And you’re right, as we explore this stuff, we figure out how to bring it forward, first into the present, through our interpretation of it.

LH: Exactly. I didn’t want the work to remain in boxes. Much as I love the Stanford Library and Special Collections, I wanted this to be more universally accessible. I suggested to Henry that, possibly, we could make a game, a mystery, or a film noir about the remains of this evidence of a life, which portrayed itself in various episodes. Henry suggested a possible adaptation into Second Life, which then became the “Life to the Second Power” project.

MS: And it connects with the interest that we share in the nature of the archive. Boxes, in a collection, vitrines in a museum, they’re often—and appropriately—seen as quite static.

LH: That’s right. Static but charged.

MS: Unless there’s a reason to reuse stuff, it’ll fall out of use or be stored away; and, eventually, it’ll end up in a landfill site, if you’re lucky, or destroyed. So the question we share is how to re-animate the archive.

LH: Exactly. Revitalize the past, inserting it into the present, which gives direction to its future.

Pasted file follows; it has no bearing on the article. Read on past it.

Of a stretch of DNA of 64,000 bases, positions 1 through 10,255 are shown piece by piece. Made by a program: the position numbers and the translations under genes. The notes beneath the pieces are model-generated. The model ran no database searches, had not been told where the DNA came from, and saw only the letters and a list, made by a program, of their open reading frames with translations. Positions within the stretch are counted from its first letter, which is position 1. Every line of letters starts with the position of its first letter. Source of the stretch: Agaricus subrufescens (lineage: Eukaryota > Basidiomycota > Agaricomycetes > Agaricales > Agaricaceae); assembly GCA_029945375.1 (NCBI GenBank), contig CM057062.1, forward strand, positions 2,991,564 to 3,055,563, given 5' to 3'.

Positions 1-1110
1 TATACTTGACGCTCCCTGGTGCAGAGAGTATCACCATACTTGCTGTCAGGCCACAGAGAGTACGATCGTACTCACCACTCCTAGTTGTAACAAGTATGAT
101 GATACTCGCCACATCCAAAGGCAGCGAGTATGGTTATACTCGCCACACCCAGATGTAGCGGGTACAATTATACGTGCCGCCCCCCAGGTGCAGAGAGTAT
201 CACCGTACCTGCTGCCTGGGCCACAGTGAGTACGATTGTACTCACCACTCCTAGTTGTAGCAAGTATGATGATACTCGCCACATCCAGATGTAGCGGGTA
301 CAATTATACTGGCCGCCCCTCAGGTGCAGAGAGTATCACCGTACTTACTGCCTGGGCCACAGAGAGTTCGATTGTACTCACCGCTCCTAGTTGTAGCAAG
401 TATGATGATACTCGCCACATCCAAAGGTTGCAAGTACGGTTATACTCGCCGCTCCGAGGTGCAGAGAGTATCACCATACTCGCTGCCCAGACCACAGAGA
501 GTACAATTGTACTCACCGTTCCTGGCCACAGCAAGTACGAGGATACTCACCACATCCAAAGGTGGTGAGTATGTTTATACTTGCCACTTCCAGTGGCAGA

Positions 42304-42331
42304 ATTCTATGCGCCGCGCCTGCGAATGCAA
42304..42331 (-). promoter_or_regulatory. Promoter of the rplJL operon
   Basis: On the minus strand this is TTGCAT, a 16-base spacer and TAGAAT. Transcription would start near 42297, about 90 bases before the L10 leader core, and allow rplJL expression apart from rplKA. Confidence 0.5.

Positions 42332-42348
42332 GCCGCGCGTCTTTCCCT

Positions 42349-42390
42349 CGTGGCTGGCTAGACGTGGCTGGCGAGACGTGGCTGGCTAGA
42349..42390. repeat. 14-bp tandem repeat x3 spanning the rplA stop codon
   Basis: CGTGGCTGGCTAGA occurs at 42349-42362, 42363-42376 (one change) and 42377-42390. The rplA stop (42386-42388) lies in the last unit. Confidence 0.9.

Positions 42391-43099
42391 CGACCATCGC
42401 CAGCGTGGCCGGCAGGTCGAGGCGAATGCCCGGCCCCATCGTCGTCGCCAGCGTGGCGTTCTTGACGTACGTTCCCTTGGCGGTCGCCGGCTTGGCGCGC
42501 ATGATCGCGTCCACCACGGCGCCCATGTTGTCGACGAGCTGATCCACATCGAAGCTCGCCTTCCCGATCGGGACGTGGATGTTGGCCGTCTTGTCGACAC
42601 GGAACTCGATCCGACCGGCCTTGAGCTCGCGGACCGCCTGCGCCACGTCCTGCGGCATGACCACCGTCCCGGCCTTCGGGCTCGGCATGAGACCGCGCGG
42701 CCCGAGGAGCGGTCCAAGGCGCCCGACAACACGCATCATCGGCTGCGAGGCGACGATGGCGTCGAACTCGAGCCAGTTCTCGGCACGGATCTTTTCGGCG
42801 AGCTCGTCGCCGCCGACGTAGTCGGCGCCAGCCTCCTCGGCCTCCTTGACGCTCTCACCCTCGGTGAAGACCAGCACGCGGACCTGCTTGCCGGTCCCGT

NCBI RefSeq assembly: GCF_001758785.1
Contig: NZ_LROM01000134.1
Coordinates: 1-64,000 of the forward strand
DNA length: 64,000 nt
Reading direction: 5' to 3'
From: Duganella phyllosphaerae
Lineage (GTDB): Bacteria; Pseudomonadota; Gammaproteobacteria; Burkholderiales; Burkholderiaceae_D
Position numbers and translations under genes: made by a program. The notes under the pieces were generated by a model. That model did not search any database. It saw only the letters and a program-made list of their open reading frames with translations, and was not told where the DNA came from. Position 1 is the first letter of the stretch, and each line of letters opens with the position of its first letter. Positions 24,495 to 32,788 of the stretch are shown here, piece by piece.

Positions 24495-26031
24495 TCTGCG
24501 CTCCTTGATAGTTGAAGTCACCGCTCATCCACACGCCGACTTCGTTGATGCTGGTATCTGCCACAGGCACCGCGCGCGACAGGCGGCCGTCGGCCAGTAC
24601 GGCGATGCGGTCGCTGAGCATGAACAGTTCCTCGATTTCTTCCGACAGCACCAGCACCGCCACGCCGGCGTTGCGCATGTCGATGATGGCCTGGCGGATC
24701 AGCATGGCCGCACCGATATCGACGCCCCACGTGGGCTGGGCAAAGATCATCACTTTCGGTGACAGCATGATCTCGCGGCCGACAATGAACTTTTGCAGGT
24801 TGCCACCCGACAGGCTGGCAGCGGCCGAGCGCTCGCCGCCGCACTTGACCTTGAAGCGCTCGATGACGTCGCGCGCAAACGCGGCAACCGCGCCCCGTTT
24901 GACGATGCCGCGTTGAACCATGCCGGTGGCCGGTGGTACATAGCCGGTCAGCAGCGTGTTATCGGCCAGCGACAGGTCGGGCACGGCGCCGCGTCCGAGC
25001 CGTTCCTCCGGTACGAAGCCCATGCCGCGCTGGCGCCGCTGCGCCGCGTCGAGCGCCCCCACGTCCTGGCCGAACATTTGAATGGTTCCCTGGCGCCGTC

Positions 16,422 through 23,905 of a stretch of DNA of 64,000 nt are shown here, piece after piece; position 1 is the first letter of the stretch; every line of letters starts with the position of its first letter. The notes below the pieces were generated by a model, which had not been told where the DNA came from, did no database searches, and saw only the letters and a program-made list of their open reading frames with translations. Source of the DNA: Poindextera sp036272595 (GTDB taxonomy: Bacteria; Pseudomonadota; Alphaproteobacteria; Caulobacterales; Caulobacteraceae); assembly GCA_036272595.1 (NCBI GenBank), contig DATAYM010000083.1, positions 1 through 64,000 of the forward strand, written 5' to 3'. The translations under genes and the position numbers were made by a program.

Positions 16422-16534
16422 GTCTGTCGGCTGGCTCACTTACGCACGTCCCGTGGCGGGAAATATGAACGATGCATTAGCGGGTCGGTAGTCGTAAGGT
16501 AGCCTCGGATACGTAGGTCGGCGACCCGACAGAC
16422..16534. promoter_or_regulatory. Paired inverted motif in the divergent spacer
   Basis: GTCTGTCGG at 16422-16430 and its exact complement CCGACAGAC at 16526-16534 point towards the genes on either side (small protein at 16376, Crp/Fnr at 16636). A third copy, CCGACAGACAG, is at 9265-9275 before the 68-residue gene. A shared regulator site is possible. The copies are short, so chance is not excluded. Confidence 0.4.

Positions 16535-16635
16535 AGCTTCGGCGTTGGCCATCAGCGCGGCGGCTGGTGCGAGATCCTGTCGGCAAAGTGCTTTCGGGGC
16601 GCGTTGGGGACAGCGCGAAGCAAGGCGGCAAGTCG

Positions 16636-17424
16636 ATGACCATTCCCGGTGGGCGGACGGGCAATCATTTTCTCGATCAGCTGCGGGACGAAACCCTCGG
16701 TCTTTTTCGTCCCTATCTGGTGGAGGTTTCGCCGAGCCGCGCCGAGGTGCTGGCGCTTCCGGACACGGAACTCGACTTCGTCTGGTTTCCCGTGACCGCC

MS: Yeah. Displacement is another key feature of this archaeological sensibility. What happens when old stuff—remains—are shirted into new associations.

LH: And, it’s particularly interesting because Second Life and some of these social-network programs involve notions of trespass that have no geographic boundaries. So it’s taking the exact same premise of this project, the Dante Hotel, from 30 years earlier and transplanting it into something that allows a completely different, but yet related, experience.

Michael Shanks Credit: Julian Dufort

MS: Yeah. There are parts of our contemporary attitude toward spaces and places that are very archaeological. It’s about how we almost automatically and subconsciously look at spaces in terms of evidence. It’s a forensic sensibility.